Mr. Martin is a republican and although several times solicited to become a candidate for public office, has always refused. He has, however, served as a member of the board of education, as he recognizes the paramount importance of an excellent system of public schools. He became a member of the Reorganized Church of Latter Day Saints at Kewanee and has since, or for a period of forty years, taken great interest in the welfare and growth of that organization. He gave the local congregation an acre of ground on which the house of worship was erected, and has contributed generously to the current expenses of the church. His wife is also identified with the Latter Day Saints. In addition to his farm, he owns an excellent residence in Lamoni, where his daughter, Mrs. Hammer, now lives. He began his independent career with very little capital, but he believed that energy and sound judgment, coupled with the opportunities of the middle west, would enable him to achieve success and that faith has been amply justified, as he is one of the substantial men of his township.

Source: History of Decatur County, Published 1915, Volume 2, p.26-28

Submitted bySusie Martin-Rott

*Please note there are several minor errors in this article.

1) James Henry was christened as Henry James and is enumerated on the 1880 census in Kewanee as Henry

2) James Henry was born near, but not in, Birmingham England

3) James' father William Martin died in Dec 1887 and is buried in Old Kewanee City Cemetery

4) James was actually one of 11/12 children according to family records; siblings Sarah Silvia & Nathaniel died young and census records indicate there may have been other infants.

5) James Henry and Sarah had two other children who died before the age of 2; Hiram and Sarah.

6) His second wife was Mrs. Emma Hershey Goode.  Correct spelling of her daughters name is Gladys


Greater fortunes have been accumulated in Henry county, but few lives furnish so striking an example of the wise application of sound principles and safe conservation as does that of Mr. Matteson. The story of his success is short and simple, containing no exciting chapters, but in it lies one of the most valuable secrets of the prosperity that it records, and his business and private life are pregnant with interest and incentive, no matter how lacking in dramatic action.

Mr. Matteson was born in the northern part of Sweden (*1), June 13,1844, a son of Hans and Brita (*2) Matteson, who brought their family to America in October, 1854 and settled in Copley township, Knox county, Illinois. Throughout the remainder of his life the father engaged in general farming in Knox and Henry Counties, and died in Galva township, this county in 1866, at the age of fifty-five years. Subsequently, his wife went to Nebraska to make her home with the relatives and there died in 1890, aged seventy-six years. They were the parents of nine children, eight of whom were born in Sweden, while one was born in this country, but died when quite small. Of the eight, Anna is the wife of Isaac Boostrom, a manufacturer of tile and brick in Polk County, Nebraska; L.F. is next in the order of birth; Anson H. is a stock raiser and shipper, of Loomis, Phelps county, Nebraska; Carrie is the wife of Jonas W. Olson of Galva, Illinois; Lizzie is the wife of Olof Erickson, of Stromsburg, Nebraska; Mary died in Cambridge township, this county; and Andrew H. and Peter E., twins, are both deceased.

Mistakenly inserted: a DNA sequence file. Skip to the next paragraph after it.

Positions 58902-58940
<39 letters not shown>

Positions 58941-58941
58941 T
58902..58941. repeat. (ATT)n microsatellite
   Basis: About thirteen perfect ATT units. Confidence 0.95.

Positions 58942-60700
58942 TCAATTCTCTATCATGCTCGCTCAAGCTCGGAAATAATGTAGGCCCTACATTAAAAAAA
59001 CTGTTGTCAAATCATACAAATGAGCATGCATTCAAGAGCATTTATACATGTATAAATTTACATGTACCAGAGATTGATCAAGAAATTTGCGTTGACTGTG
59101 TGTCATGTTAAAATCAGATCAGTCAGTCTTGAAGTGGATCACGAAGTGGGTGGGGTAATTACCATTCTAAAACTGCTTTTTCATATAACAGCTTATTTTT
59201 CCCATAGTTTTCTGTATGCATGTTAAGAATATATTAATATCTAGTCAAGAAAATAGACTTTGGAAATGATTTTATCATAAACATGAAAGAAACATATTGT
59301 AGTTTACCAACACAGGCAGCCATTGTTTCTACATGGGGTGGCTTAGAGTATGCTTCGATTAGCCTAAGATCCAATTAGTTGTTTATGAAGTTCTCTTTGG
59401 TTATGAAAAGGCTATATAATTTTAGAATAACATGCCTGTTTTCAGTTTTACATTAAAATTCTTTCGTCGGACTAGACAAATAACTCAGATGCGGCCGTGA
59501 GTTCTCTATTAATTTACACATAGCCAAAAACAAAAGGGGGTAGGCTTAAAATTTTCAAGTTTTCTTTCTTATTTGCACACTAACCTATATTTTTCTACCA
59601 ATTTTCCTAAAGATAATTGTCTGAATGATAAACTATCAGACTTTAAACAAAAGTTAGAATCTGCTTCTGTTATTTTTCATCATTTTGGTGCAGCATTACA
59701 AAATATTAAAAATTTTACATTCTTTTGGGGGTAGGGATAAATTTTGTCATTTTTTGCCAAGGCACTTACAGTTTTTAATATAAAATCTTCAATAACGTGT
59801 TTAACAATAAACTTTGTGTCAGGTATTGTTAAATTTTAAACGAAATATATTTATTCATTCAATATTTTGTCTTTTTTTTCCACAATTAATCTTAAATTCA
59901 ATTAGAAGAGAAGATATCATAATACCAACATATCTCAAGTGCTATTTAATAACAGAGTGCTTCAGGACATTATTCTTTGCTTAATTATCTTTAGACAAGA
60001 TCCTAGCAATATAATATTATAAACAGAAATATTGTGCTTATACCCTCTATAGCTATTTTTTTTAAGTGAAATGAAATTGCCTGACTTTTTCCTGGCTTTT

The subject of this sketch was principally educated in the schools of his native land, though he attended school after attaining his twentieth year. He grew to manhood upon the home farm, and then removed from Knox to Henry County, locating on a farm in Galva township, where he spent two years. The following eight years were passed in Cambridge township, and while living there he was married in 1875 to Miss Lizzie M. Sanburg (*3),who was also born in Sweden, December 9, 1855, and came to America with an uncle in 1870. Her father died in Sweden when she was an infant and her mother (*4) came to America in June, 1899, and resides in Galva township.